My dream for Africa: When women can be more than breadwinners

Documenting the impact of improved climbing beans in Rwanda. Photo by: Neil Palmer / CIAT

I grew up in a family where anyone can be a breadwinner. My father used to tell me I can make choices.

Outside my home in Cameroon and in most of Africa, though, the reality is different. The power to make important decisions within households rest almost entirely with men. Women generally take the backseat.

I see the same dynamics in farms. In Northern Ghana, for instance, the land is under the name of the men. Land is seen as something spiritual whose care is in the hands of the heads of households. The lack of title under her name means a woman can’t use the land as collateral to access financial and other services.

And so it’s the men who decide how much of the land will be used for farming and what inputs to use. But it is the women who do most of the tilling, planting, threshing, drying and harvesting. When it’s time to market the produce from farms, men again take over and determine what to do with the income.

That imbalance needs to change, as many others have urged. Evidence points to an increase in global productivity by as much as 30 percent if female farmers enjoy the same access to resources as their male counterparts. However, it must change without marginalizing the men.

I’m saying this as I’ve seen programs that aim to address gender disparity focus solely on improving the welfare of women but do not involve men. This perpetuates the misconception that gender equality equals women’s empowerment. That adds to the problem.

To correct the gender gap in agriculture, solutions should address the inequalities and promote partnerships between women and men.

Rwanda is taking the lead on this in Africa. According to The Global Gender Gap Report 2017, Rwanda is the fourth best country when it comes to gender parity. Its government mandates that women get 30 percent of decision-making positions in all institutions at all levels and considers women as the backbone of agriculture.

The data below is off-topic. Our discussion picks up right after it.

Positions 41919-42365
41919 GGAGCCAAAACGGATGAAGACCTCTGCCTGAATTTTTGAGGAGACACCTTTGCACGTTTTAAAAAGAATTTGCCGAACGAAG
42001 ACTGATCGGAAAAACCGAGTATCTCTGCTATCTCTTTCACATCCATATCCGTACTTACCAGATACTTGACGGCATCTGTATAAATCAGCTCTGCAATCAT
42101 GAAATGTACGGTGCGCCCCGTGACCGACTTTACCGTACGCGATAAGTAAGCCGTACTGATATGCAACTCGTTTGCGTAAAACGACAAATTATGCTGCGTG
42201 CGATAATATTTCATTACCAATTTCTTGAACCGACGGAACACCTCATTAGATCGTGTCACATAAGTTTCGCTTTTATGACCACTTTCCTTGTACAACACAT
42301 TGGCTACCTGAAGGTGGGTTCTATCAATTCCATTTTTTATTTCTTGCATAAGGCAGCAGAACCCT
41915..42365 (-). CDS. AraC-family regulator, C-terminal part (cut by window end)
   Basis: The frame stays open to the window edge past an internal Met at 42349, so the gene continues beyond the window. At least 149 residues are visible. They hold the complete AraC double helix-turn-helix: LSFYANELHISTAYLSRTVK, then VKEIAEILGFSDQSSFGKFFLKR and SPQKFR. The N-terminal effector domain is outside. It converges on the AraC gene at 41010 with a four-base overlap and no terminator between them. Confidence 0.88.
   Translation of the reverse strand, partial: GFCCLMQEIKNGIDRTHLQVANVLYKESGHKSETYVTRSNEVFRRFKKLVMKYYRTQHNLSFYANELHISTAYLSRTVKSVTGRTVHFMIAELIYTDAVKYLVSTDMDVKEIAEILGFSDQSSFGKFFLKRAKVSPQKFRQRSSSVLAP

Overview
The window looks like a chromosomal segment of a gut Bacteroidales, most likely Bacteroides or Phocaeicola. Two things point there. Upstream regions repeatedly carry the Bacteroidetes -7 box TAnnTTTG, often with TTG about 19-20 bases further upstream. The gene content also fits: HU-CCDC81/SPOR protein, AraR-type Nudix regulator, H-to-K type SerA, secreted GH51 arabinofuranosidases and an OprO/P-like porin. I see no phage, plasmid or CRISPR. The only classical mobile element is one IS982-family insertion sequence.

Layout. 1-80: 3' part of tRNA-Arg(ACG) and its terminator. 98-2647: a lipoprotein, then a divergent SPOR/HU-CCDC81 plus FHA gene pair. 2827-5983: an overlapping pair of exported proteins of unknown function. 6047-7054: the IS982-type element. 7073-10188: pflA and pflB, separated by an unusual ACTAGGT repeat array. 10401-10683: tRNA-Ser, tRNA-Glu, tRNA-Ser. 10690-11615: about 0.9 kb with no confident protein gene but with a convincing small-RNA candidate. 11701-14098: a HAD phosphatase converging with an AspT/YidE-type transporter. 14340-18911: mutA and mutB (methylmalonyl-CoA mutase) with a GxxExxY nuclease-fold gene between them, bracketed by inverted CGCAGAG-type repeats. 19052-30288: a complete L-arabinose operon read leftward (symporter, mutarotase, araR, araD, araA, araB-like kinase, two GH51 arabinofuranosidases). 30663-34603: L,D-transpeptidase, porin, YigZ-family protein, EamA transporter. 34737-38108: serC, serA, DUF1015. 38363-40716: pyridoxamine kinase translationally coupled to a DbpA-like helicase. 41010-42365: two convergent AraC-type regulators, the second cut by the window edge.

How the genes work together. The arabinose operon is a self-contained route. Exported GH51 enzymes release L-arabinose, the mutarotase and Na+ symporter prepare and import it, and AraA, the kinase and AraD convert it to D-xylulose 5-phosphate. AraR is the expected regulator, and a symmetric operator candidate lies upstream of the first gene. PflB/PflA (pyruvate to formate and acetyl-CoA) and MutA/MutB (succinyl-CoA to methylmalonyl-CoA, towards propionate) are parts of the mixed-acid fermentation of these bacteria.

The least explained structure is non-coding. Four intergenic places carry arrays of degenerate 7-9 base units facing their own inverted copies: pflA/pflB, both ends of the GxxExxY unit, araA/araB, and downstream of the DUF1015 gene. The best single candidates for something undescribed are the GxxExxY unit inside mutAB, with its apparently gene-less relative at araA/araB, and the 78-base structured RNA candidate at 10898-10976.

So it’s no wonder that gender is at the heart of any policy or strategy to modernize agriculture in Rwanda. Joint ownership between husband and wife is a norm, and either can use their land as collateral to secure loans so long as the other conforms.

I’ve personally seen the strides that Rwanda’s leadership has made in its efforts to address gender imbalance.

A few months ago, I, together with some colleagues at the International Center for Tropical Agriculture (CIAT), the Pan-Africa Bean Research Alliance (PABRA) and the Rwanda Agricultural Board (RAB), met in Kigali with those involved in the different stages of the bean value chain — from production to commercialization. The purpose was to discuss gender in Rwandan agriculture and explore how best to integrate it to bolster the bean sector in Africa.

Beans previously make for a subsistence crop that was meant mainly for household consumption in Africa. But they’re now a tradeable crop, with private sector entities becoming more and more interested in their byproducts that they may export.

During that meeting, the male participants told us that they viewed gender equality as women seeing themselves as equal to men, while the women said they thought of it as having equal power in deciding what to do with benefits they get from their farms, such as bean grains and income from the sale of beans. And although the male participants acknowledged that they continued to have the last word on how to share profits and other benefits from farms within their households, they pushed for giving women access to resources such as training so they can gain confidence to make similar decisions.

Beyond Rwanda, tipping the gender imbalance will require a different approach. I see mobile technology as a tool that can help in that.

Mastercard Lab focuses on financial inclusion for all smallholder farmers as well as connecting them to other value chain actors and service providers. We at CIAT and PABRA are developing a system with Mastercard Lab that will allow women to have access to financial services, incentivize them to save, and yet enable them to allocate a portion of the money to their spouses. It involves providing credit in combinations of cash, mobile money and bank deposits. With bank deposits and mobile money, women will have something that they own and control. With cash, they can share the money with their husbands, as in most cases, men would demand to have a share of whatever money their wives have in hand.

With that, my hope is one day African women will grow up in families like mine. This way they can also be more than breadwinners. That they can make choices that affect their lives and that of their families.


About the author:

Eileen Bogweh Nchanji is a gender specialist in the African regional office at the International Center for Tropical Agriculture (CIAT) working with the Pan African Bean Alliance and the CGIAR Research Program on Grain Legumes. She has worked with other international organizations like the Center for International Forestry Research on climate change and adaptation, urban food governance and gender mainstreaming. She holds a PhD in social anthropology from the University of Goettingen, Germany.